Sessions fired back at Trump, arguing his recusal was justified and characterizing Trump as having been "damn fortunate" for the recusal. "I protected the rule of law & resulted in your exoneration". Sessions was a former Alabama senator who became the us attorney general in 2017. Doug Jones (D-AL), who defeated former Alabama Supreme Court Chief Justice Roy Moore in a special election in 2017 to fill Sessions' old seat.
The victor of the Sessions-Tuberville runoff will face Democratic incumbent Sen.
Trump tweeted, "Alabama, do not trust Jeff Sessions". "He let our Country down", the President tweeted.
Trump - once a close ally of Sessions - soured on the courtly Alabaman after he recused himself from the Russian Federation probe, which consumed several years of Trump's presidency. Sessions and Tuberville are vying for the Republican nomination to a Senate seat the Sessions held for 20 years before he left to become attorney general in 2017. "I won't ever run from a fight in the U.S. Senate", Tuberville, a political neophyte, said in a social media statement. When faced with supporting POTUS or running scared, Jeff Sessions chose the easy way out and recused himself.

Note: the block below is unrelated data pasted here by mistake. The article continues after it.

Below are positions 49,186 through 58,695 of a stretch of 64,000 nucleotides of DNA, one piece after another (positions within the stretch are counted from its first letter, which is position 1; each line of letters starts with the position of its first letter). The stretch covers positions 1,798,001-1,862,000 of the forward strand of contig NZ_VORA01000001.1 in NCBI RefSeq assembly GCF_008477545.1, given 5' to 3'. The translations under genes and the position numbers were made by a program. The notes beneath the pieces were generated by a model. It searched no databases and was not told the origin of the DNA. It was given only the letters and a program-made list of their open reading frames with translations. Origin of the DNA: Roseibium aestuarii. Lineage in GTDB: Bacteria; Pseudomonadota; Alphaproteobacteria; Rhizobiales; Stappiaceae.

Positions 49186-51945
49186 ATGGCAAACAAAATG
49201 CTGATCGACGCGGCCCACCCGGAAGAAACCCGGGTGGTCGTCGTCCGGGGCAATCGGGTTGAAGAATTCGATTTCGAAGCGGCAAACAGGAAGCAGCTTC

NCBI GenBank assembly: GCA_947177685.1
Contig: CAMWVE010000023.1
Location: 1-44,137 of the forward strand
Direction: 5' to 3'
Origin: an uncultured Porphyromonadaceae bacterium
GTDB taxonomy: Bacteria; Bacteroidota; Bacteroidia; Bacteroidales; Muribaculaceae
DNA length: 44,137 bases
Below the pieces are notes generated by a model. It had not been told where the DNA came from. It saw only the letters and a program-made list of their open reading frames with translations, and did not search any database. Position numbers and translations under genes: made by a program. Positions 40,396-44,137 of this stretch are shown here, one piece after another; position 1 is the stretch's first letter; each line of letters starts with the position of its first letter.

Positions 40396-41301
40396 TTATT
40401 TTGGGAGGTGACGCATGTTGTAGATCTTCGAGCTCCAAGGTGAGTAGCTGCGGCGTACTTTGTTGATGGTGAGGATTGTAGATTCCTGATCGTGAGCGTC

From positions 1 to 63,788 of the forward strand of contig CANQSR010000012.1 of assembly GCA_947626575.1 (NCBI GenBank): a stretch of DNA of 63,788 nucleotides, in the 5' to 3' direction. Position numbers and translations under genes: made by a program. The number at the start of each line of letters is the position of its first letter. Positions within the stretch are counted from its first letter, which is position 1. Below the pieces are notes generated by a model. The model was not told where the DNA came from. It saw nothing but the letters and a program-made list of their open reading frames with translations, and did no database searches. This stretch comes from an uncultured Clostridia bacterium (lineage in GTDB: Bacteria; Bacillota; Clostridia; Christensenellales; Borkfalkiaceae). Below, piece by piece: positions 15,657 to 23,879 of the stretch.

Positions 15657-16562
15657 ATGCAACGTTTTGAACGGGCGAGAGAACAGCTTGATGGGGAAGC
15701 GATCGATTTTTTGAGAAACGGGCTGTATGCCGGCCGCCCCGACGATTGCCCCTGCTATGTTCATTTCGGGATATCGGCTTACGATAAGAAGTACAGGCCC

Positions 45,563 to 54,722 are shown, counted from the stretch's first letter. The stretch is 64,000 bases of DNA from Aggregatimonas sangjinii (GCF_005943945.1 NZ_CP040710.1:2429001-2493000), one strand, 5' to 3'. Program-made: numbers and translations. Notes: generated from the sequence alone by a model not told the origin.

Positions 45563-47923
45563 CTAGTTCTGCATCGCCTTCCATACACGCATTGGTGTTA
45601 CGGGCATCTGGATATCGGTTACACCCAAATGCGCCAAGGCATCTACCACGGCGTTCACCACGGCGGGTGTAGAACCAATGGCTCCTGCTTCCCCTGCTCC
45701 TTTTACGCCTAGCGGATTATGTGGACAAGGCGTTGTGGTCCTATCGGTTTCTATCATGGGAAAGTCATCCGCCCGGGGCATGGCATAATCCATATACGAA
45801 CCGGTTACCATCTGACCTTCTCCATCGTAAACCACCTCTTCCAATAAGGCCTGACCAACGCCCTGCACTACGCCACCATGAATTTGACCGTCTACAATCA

But even as Sessions pushed back against the president's criticism Friday, he also tried to argue that his policy positions are more in tune with Trump than Tuberville's.
Trump erupted angrily when he learned of the recusal and never forgave Sessions, blaming that decision for the long-running investigation by Mueller that ended a year ago. Sessions was the first US senator to endorse Trump, donning a Make America Great Again hat at an Alabama rally.
Sessions was sacked after the midterm elections in 2018 and replaced by William Barr, an attorney general who has proved much more to Trump's liking, working to protect the president and to reject the findings and premise of the justice department investigation into Russian election interference.
Tommy Tuberville speaks to his supporters at Auburn Oaks Farm in Notasulga, Ala., March 3, 2020. But because Tuberville did not attract support from an outright majority, he will face Sessions - the No. 2 finisher in March - in the July runoff.
Sessions went on to attack his opponent, Tuberville.
Sessions later alleged Tuberville is "too afraid to debate me". Tuberville said that voters knew where senators - like Tom Cotton of Arkansas and Josh Hawley of Missouri - stood on issues "before they got into the U.S. Senate".